When Banks Go Bankrupt
On Friday, March 10, Silicon Valley Bank collapsed. Two days later, the New York-based Signature Bank failed, too. In a joint statement Sunday, the U.S. Treasury Department, the Federal Reserve and the Federal Deposit Insurance Corp. (FDIC) announced that all deposits at both banks would be guaranteed, but not at the expense of taxpayers.
Bank failures can understandably cause consumers to worry about their own funds. The good news is there is generally no need for panic. Here are all your questions on bank failures, answered.
What caused the two recent bank failures?
The short answer to this loaded question: a bank run. This happens when lots of depositors withdraw their funds in cash at the same time and the bank runs out of cash.
Just two days before the SVB collapse, the bank’s CEO, Greg Becker, sent a letter to shareholders informing them that SVB had lost $1.8 billion on the sale of U.S. Treasury and mortgage-backed securities. Becker also announced the bank planned to raise $2.25 billion to shore up its finances. This sparked a panic among the bank’s customers, who collectively withdrew $42 billion from their accounts on Thursday. By Friday morning, SVB had a negative $958 million cash balance. The FDIC took over SVB and established the new Deposit Insurance National Bank of Santa Clara.
Two days later, on Sunday, New York state regulators closed Signature Bank. The lender primarily served real estate and law firms and had recently started focusing on the cryptocurrency industry. At Signature, a similar bank run occurred and the FDIC took over, establishing the new Signature Bridge Bank N.A.
Are bank failures a regular occurrence?
While it’s always alarming to learn of a bank failure, they do occur more frequently than most people assume. According to the FDIC, there have been a total of 563 bank failures since 2001. However, these two recent failures are the first since the collapse of the Almena State Bank of Kansas in October of 2020. These failures were also fairly significant, coming in as the second- and third-largest bank failures in history, topped only by the fall of Washington Mutual in 2008.
What do the failures mean for the banking industry and the economy?
In the joint news release, the Fed said: “The U.S. banking system remains resilient and on a solid foundation, in large part due to reforms that were made after the financial crisis that ensured better safeguards for the banking industry.”
This statement refers to the reforms placed on the banking industry during the 2008 financial crisis. However, some reforms have since been rescinded, including the Dodd-Frank Act for regional banks of less than $250 billion in assets.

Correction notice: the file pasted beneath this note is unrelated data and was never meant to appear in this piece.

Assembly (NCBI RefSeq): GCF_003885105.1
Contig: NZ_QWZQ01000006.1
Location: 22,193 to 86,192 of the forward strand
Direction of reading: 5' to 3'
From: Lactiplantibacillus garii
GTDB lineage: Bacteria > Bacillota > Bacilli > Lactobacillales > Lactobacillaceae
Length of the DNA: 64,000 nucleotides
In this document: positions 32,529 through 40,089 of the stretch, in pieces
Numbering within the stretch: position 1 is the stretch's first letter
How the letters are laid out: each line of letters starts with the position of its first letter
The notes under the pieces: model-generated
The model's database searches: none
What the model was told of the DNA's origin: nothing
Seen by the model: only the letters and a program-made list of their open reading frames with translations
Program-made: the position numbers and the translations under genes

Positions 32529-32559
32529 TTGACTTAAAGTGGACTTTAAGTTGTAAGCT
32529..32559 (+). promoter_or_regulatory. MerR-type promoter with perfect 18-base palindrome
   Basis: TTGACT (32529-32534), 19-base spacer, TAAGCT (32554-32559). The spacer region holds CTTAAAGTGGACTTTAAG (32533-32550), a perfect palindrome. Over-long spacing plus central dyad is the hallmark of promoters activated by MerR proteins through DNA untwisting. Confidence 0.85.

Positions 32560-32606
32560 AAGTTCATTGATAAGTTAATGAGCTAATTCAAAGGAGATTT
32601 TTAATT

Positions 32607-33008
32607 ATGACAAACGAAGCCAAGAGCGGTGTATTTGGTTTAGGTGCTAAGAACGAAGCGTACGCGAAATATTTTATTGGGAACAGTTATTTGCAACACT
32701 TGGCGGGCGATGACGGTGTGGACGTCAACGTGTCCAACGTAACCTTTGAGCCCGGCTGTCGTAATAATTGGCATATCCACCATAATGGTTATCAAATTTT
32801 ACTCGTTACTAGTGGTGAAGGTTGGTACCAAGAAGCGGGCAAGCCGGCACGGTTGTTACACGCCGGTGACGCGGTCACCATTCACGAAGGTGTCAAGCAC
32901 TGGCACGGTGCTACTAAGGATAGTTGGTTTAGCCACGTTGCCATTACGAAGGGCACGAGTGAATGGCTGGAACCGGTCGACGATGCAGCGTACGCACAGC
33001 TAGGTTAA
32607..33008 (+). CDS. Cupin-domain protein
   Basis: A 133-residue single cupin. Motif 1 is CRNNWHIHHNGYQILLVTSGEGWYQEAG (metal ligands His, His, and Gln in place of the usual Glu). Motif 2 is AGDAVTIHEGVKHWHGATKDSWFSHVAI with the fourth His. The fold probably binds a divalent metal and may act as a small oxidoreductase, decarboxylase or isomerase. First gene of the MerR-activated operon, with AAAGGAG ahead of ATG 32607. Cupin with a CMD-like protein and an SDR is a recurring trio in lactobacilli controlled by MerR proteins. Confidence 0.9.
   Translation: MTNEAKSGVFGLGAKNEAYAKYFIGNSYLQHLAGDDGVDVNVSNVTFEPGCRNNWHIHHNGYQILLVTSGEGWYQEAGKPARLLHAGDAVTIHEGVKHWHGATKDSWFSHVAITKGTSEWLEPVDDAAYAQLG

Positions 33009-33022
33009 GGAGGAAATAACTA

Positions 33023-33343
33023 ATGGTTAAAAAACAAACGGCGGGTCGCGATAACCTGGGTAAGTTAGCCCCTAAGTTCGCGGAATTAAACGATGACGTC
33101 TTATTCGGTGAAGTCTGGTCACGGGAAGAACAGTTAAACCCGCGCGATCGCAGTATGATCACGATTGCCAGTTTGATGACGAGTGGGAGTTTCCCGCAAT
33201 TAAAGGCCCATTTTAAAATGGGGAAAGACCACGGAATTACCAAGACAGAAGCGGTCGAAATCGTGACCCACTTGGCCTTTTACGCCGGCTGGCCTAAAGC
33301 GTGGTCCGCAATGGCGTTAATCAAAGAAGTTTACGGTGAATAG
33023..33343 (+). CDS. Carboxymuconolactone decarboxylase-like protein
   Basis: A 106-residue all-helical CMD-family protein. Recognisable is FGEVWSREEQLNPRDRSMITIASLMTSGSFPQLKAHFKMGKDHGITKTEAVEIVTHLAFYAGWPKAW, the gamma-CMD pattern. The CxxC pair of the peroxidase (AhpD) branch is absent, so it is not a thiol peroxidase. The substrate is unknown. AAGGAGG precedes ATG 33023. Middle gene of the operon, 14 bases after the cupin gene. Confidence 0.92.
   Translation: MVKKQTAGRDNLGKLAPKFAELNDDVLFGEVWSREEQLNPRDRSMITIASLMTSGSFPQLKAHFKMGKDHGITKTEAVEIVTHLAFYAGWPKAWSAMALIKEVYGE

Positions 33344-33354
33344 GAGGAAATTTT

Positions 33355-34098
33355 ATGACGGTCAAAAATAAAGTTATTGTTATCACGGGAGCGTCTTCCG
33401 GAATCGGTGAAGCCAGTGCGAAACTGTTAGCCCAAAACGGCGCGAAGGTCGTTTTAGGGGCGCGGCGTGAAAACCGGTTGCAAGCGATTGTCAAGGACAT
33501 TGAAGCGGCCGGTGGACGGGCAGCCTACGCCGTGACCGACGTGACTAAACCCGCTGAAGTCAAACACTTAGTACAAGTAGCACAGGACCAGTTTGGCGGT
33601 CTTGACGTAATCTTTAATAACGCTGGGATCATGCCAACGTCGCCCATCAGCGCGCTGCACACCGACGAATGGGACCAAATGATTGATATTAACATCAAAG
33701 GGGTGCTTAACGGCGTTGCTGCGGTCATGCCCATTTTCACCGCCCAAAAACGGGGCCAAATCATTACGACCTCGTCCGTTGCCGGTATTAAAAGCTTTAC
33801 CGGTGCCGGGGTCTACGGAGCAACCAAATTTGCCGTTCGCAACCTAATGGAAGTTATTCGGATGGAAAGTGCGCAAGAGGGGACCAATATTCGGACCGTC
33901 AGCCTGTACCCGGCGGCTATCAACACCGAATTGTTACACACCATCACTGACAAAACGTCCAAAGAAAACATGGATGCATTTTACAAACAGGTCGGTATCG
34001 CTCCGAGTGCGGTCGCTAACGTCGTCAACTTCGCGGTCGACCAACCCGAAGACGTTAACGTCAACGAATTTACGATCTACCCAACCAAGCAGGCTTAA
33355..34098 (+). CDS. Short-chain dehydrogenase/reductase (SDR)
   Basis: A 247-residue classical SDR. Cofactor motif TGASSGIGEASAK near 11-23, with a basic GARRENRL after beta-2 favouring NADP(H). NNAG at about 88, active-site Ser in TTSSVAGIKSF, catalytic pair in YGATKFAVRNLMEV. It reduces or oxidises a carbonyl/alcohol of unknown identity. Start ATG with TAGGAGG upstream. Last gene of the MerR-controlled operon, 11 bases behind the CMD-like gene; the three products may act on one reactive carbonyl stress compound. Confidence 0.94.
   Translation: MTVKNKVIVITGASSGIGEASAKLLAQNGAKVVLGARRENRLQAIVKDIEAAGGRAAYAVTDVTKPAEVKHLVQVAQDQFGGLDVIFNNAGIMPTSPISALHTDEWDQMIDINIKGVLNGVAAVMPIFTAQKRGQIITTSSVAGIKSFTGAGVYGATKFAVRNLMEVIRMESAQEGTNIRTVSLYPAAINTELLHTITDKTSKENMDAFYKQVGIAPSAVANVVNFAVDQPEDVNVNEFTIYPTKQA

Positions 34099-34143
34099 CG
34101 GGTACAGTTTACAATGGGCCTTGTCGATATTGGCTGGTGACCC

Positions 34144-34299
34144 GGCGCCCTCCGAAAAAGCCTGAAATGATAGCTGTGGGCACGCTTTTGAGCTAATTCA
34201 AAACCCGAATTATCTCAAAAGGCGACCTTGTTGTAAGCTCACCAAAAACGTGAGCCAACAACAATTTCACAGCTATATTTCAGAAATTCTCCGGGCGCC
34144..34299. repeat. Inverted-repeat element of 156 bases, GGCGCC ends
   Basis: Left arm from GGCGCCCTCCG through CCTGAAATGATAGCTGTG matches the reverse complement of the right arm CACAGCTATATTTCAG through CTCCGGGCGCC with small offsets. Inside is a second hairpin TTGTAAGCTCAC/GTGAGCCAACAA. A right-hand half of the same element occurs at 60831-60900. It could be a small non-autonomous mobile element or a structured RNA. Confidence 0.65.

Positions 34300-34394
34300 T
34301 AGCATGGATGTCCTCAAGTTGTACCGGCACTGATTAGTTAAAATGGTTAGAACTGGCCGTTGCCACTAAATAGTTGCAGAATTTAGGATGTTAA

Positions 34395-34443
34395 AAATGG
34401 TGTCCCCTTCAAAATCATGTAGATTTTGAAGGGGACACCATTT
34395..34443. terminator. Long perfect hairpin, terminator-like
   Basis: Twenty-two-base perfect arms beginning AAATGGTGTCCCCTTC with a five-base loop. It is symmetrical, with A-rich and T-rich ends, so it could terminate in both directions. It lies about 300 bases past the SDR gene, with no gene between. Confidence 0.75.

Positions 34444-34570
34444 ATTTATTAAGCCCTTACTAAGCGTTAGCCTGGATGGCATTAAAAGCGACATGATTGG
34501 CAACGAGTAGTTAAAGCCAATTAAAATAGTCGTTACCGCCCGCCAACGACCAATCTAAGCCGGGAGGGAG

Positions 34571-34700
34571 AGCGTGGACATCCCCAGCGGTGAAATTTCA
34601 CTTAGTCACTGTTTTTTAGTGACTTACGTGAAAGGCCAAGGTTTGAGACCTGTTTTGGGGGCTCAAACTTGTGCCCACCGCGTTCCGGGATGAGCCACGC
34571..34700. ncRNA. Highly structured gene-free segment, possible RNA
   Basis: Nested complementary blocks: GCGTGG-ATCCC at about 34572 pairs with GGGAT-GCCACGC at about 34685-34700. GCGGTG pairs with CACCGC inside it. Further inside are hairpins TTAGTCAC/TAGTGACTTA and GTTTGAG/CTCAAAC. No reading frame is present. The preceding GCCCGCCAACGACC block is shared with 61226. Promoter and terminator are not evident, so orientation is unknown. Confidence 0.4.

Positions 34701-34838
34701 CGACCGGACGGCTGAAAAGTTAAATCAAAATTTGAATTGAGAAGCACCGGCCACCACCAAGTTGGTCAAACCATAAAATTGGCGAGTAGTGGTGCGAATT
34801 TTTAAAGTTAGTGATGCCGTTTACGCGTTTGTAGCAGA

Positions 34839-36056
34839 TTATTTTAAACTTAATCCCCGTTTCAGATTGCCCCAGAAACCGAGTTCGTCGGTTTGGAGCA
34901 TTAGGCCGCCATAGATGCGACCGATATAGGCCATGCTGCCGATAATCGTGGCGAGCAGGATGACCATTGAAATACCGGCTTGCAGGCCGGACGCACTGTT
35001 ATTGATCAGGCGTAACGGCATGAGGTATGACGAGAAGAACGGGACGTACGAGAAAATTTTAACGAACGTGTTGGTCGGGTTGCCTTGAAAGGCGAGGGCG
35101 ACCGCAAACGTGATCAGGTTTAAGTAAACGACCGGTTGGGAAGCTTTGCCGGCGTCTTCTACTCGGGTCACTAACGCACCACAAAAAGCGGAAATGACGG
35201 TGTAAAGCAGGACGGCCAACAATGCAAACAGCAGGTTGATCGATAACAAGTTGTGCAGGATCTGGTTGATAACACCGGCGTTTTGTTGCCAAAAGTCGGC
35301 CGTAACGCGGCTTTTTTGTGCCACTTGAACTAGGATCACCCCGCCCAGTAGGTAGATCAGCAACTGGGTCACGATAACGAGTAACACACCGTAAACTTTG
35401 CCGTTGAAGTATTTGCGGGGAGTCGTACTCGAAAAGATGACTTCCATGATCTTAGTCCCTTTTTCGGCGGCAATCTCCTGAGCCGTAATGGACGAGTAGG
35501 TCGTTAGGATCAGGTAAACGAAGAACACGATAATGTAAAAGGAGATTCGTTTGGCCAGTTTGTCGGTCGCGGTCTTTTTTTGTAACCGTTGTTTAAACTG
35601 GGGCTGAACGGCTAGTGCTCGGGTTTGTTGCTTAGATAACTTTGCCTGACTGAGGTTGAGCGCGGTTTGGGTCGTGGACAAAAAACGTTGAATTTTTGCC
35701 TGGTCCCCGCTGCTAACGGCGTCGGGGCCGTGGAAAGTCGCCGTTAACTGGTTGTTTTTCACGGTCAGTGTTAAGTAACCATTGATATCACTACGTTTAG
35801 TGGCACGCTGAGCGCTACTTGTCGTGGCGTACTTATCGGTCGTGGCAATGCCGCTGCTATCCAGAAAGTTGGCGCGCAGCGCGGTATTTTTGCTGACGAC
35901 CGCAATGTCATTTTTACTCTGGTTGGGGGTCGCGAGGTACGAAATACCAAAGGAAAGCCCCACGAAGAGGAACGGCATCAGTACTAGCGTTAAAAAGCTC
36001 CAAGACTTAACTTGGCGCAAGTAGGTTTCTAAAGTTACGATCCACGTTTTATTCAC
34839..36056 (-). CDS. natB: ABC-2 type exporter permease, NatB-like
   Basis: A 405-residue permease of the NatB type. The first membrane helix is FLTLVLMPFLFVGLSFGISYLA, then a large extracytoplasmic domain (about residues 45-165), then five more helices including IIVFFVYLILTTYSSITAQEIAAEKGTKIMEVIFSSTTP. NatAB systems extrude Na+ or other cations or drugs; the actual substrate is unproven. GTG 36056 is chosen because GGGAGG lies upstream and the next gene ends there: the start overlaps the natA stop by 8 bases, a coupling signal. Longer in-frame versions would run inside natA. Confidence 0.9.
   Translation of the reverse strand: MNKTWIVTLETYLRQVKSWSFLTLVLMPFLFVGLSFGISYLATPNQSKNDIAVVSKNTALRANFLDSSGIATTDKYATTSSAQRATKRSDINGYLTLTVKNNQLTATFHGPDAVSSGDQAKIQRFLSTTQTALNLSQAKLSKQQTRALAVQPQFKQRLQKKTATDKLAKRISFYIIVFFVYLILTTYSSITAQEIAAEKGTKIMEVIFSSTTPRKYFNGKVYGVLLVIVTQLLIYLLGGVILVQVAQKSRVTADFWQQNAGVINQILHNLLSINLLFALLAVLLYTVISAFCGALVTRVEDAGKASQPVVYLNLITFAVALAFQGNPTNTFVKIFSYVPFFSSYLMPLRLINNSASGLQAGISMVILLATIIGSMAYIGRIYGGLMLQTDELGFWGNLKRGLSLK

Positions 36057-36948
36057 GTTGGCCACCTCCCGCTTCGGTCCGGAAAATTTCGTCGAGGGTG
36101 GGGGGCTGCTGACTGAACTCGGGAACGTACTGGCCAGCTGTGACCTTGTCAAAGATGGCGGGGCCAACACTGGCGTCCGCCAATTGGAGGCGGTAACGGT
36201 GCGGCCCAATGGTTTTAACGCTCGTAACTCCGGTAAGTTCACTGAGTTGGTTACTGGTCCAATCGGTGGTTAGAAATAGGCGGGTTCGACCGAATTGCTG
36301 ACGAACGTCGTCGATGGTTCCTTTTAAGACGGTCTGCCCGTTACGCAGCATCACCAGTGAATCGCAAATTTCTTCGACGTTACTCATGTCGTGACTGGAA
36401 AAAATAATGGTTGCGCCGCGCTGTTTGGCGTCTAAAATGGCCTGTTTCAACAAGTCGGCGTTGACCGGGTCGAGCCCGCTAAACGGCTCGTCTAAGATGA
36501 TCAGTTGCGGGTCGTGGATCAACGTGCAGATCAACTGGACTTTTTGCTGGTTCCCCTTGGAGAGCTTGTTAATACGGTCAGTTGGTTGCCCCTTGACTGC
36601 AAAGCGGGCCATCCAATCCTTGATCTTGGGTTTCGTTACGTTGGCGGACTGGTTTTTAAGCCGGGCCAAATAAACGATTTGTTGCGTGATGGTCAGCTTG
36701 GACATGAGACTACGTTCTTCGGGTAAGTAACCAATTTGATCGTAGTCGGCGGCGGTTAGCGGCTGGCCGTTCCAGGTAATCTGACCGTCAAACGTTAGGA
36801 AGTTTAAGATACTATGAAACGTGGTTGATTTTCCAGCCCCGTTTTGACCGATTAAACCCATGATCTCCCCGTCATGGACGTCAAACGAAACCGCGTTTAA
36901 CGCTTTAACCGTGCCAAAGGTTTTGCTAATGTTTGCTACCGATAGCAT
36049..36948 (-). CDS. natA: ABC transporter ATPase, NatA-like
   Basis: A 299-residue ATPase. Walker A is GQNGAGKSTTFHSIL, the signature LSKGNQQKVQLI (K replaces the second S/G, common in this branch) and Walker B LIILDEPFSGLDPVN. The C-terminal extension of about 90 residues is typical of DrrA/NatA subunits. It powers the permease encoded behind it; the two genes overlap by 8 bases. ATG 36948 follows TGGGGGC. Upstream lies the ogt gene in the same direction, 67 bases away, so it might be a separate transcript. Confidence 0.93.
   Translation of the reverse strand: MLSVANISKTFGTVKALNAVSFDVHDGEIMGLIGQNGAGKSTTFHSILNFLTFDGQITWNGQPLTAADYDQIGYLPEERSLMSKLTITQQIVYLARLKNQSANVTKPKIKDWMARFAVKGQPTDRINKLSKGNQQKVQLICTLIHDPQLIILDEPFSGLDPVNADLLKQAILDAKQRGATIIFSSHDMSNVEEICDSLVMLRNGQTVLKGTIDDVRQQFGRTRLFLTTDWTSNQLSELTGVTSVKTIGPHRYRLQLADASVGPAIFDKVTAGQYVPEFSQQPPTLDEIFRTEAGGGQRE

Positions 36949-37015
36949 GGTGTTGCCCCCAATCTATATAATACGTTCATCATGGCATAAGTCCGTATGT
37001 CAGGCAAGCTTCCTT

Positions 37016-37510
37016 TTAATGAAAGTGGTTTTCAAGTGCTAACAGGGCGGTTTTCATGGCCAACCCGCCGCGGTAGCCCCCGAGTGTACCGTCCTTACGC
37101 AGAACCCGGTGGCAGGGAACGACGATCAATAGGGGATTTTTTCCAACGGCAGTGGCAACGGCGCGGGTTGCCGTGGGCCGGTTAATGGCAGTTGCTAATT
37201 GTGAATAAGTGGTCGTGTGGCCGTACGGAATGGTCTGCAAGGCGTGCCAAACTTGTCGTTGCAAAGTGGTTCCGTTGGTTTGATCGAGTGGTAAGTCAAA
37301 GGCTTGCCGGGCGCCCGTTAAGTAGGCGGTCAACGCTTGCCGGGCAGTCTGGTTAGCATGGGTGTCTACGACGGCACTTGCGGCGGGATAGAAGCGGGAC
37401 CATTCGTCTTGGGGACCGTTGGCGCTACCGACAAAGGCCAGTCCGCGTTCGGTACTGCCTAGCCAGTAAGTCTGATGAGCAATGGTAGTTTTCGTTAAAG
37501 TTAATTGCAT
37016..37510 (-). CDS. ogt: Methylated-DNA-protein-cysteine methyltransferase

The Federal Reserve Board also announced it will create additional sources of liquidity through the creation of a fund that would safeguard deposits. The new Bank Term Funding Program will offer loans of up to one year to banks, savings, associations, credit unions and other eligible depository institutions that pledge U.S. Treasuries, agency debt and mortgage-backed securities as collateral.
In addition, some economists believe the Fed will dial back its efforts in raising interest rates. Also, while some warn of impending stock declines and other alarming factors, the long-term impact of the recent bank failures on the economy will only become apparent with the passage of time.
Will bank customers get their deposits back?
All deposits at federal banks are insured by the FDIC up to $250,000. This applies for both corporate and personal accounts. This leaves all deposits that exceed this amount unprotected. According to a Bloomberg analysis, more than 90% of SVB’s deposits were not insured by the FDIC. As a choice bank for startups, venture capitalists and tech companies, SVB had remarkably large accounts in its $209 billion of assets. However, the U.S. government has announced that all customers of the failed bank will get their deposits back, including those exceeding $250K. The FDIC will facilitate buyers for SVB and Signature Bank. It will also sell off SVB’s assets to be used for future disposition.
Is my money safe at a credit union?
As a member of MIT FCU, your money is always safe. The National Credit Union Administration (NCUA) insures all deposits up to $250,000. [In addition, offers private insurance through [insurer] on funds over $250,000.] If you have questions, the National Credit Union Administration’s (NCUA) provides a Share Insurance Estimator, helping credit unions members know how its share insurance rules apply, what’s insured and what portion (if any) exceeds coverage limits.
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